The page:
Combining care for Medicaid, Medicare beneficiaries
Pennsylvania is creating a new health plan option for older people who participate in both the Medicare and Medicaid programs. State officials say, right now, care for these dual-eligible seniors is often fragmented. (Photo:http://www.flickr.com/photos/maryamgh/ / CC BY-NC-ND 2.0)
Similar to an HMO, private insurance companies will offer the integrated care plans, and coordinate all the paperwork and benefits. The Secretary of the Department of Aging says better care management will help older people stay healthy and live independently longer.
Holly Lange is a vice president at the Philadelphia Corporation for Aging.
Lange: The part of this that we’re not sure about is that insurance companies have a very good history with medical and acute care, with hospitals and bill paying. Where we are skeptical is that the insurance companies do not have any experience with long term care.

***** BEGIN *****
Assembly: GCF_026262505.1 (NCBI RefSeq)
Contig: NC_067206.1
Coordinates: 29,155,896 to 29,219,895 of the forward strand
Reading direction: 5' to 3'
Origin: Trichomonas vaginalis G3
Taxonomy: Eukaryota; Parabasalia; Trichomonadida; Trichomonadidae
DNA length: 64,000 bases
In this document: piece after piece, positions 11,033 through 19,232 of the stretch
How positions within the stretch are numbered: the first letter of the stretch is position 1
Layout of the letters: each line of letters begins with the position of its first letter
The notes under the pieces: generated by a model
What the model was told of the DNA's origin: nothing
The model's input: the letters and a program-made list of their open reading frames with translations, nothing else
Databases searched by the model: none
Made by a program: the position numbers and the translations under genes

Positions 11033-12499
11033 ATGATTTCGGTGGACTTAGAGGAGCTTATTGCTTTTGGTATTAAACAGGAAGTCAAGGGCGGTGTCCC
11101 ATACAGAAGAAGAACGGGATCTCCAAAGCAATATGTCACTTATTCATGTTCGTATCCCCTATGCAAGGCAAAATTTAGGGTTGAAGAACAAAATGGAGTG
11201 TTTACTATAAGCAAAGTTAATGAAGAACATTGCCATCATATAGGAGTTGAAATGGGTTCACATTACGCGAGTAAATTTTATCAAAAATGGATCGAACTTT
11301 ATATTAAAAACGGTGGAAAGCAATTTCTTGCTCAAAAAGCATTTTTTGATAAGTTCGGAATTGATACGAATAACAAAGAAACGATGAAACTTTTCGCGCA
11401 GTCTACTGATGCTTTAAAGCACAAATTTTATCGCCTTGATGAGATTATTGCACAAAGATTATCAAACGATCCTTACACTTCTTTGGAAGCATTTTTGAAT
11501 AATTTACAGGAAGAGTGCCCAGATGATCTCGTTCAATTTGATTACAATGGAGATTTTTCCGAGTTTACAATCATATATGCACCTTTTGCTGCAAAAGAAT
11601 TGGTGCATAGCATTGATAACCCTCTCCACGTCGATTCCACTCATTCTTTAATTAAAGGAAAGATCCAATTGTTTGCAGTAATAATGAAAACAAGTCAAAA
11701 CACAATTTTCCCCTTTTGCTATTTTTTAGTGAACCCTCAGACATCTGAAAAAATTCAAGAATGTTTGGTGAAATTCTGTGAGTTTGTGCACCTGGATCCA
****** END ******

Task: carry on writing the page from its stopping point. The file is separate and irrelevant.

The insurance companies will receive a flat-rate payment from the state for the Medicaid services they provide. Some aging advocates are concerned that care decisions will be driven by finances instead of consumer needs.
Kathy Cubit is a spokeswoman with the Center for Advocacy for the Rights and Interests of the Elderly.
Cubit: These are individuals that are often referred to as dual eligible. So they are dealing with two different major systems, Medicare and Medicaid, in terms of accessing and getting health care.
Many Pennsylvania seniors already belong to an HMO plan — called Medicare Advantage — which manages hospital and doctors visits. But plan coordinators generally don’t help seniors find long-term care, wheel chairs or hospital beds — which are Medicaid benefits.
Kathy Cubit says each integrated care plan will offer a limited number of in-network doctors.
Cubit: If someone is accustomed to going to a particular doctor and they are no longer in that network that can be difficult for people to go to somewhere new or feel comfortable with that aspect.